Back to Goliath

Goliath might not have trained well enough. He had used 40 days and nights to defy and insult the Israelites. His experiences (honour, amours, and strength) had deceived him to think he is better off without training, in his quest to challenge Israel. David’s courage and dependence on God proved this giant wrong to the utter dismay of the Philistines. When you have the ‘Goliath experiences’ (achievements and honour), you may lose out on something to everyone’s surprise, because of the higher possibility of being complacent. Your obvious achievements and honour may make you think you are better. You may be tricked by not preparing adequately for something you have won the victory over, several times. You need to depend on God, despite your achievements and honour. Remember, you haven’t achieved anything more than God. Don’t be a Goliath in experiences.

“I have never eaten anything impure

This incident happened in Acts 10:9-16, after Christ had ascended, the Gospel began to reach the Gentiles, and the Law of Moses was being reformed. God, through a trance, showed Peter different kinds of animals- both ‘clean and unclean’. God admonished him to ‘kill and eat’. This is where Peter’s experiences clouded his judgment. He told God, “I have never eaten anything that our Jewish laws have declared impure and unclean” (Acts 10:14, NLT). Thus, from his experience with the Jewish Law from infancy, he has never eaten such things and was never ready to eat them, even when God told him to. His experience with the Jewish Law prevented him from being open-minded about what God is doing. It clouded his judgments, thus, immediately condemning the animals, even when it was God Himself who admonished him to eat them.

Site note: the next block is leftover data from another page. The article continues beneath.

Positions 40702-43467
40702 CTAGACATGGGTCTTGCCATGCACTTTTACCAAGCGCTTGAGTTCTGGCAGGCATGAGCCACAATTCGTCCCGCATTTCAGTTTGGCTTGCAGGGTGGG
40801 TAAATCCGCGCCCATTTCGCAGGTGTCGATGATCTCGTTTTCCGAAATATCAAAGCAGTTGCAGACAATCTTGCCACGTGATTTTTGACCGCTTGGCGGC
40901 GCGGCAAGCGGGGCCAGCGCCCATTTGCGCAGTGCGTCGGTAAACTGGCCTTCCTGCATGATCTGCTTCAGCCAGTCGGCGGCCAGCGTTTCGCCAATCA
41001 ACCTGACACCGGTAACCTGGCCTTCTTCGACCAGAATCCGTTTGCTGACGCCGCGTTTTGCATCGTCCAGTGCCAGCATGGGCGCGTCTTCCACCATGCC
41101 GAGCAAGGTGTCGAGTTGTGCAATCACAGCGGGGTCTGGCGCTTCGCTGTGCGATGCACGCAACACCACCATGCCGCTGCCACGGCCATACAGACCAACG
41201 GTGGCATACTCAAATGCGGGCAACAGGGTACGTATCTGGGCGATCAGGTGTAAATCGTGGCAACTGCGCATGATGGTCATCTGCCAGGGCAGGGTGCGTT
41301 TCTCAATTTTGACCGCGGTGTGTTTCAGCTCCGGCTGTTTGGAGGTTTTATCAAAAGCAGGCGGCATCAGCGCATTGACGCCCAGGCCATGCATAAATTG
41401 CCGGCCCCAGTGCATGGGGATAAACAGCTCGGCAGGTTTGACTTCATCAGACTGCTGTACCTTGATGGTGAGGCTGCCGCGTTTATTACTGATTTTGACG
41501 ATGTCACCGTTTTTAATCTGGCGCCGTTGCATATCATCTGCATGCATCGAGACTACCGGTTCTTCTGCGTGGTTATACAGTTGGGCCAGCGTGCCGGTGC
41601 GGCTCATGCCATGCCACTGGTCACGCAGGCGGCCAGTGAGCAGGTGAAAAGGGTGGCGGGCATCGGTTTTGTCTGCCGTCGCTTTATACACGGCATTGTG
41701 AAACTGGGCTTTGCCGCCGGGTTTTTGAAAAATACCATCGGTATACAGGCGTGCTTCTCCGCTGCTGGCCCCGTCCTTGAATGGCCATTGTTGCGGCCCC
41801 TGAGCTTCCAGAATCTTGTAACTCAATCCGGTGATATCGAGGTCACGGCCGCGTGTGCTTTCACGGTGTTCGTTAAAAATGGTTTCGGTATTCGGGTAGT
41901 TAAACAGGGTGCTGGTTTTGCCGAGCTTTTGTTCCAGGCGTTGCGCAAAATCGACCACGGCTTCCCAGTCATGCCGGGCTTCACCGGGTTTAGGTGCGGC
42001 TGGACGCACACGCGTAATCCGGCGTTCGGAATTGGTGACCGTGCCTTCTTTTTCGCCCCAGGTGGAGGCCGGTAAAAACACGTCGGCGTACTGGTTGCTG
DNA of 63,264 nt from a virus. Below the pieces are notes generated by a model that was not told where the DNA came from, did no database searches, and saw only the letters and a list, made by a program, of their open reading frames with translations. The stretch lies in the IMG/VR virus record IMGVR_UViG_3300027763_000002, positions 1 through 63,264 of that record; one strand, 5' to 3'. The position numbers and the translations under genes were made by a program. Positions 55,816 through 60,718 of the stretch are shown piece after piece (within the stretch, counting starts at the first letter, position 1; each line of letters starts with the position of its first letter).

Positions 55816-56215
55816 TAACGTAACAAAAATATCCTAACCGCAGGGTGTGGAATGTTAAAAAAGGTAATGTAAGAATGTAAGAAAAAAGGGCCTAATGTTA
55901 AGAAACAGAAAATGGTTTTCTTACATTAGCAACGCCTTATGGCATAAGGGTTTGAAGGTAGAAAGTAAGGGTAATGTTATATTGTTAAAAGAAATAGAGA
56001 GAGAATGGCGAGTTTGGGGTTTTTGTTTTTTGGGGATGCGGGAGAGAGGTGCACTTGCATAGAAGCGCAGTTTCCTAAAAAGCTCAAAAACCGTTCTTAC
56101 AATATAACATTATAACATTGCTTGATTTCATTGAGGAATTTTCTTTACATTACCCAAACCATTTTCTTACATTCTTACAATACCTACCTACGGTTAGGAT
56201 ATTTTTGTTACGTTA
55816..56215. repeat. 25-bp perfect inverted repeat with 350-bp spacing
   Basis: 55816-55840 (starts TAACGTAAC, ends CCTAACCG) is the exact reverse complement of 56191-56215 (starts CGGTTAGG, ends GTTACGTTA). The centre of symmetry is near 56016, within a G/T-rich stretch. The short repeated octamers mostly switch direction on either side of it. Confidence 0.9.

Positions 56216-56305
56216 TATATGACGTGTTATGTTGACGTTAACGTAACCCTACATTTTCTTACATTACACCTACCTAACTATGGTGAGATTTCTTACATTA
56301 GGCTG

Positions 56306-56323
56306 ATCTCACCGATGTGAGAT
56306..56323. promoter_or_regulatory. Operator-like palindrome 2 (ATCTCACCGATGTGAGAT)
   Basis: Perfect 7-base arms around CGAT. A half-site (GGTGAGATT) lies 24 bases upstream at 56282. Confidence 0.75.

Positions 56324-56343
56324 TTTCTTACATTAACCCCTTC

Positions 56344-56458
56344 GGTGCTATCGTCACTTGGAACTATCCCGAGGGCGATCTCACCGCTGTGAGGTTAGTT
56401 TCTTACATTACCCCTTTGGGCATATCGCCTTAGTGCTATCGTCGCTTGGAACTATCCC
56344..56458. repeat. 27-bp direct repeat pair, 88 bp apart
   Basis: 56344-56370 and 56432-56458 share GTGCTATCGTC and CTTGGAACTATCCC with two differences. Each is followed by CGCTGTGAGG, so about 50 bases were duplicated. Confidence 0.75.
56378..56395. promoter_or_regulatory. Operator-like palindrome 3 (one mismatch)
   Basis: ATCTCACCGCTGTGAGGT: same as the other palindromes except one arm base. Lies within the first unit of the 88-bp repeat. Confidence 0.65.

Also, he failed to pay attention to detail because of his experiences with Jewish Law. Verse 12 of the passage says, “In it were all kinds of four-footed animals, reptiles, and birds of the air” (ISV). Some four-footed animals are not unclean, according to Leviticus 11. He failed to pay attention to detail because he had an experience with not eating all ‘unclean animals’. This brought him to a hasty conclusion that all the animals he saw were unclean.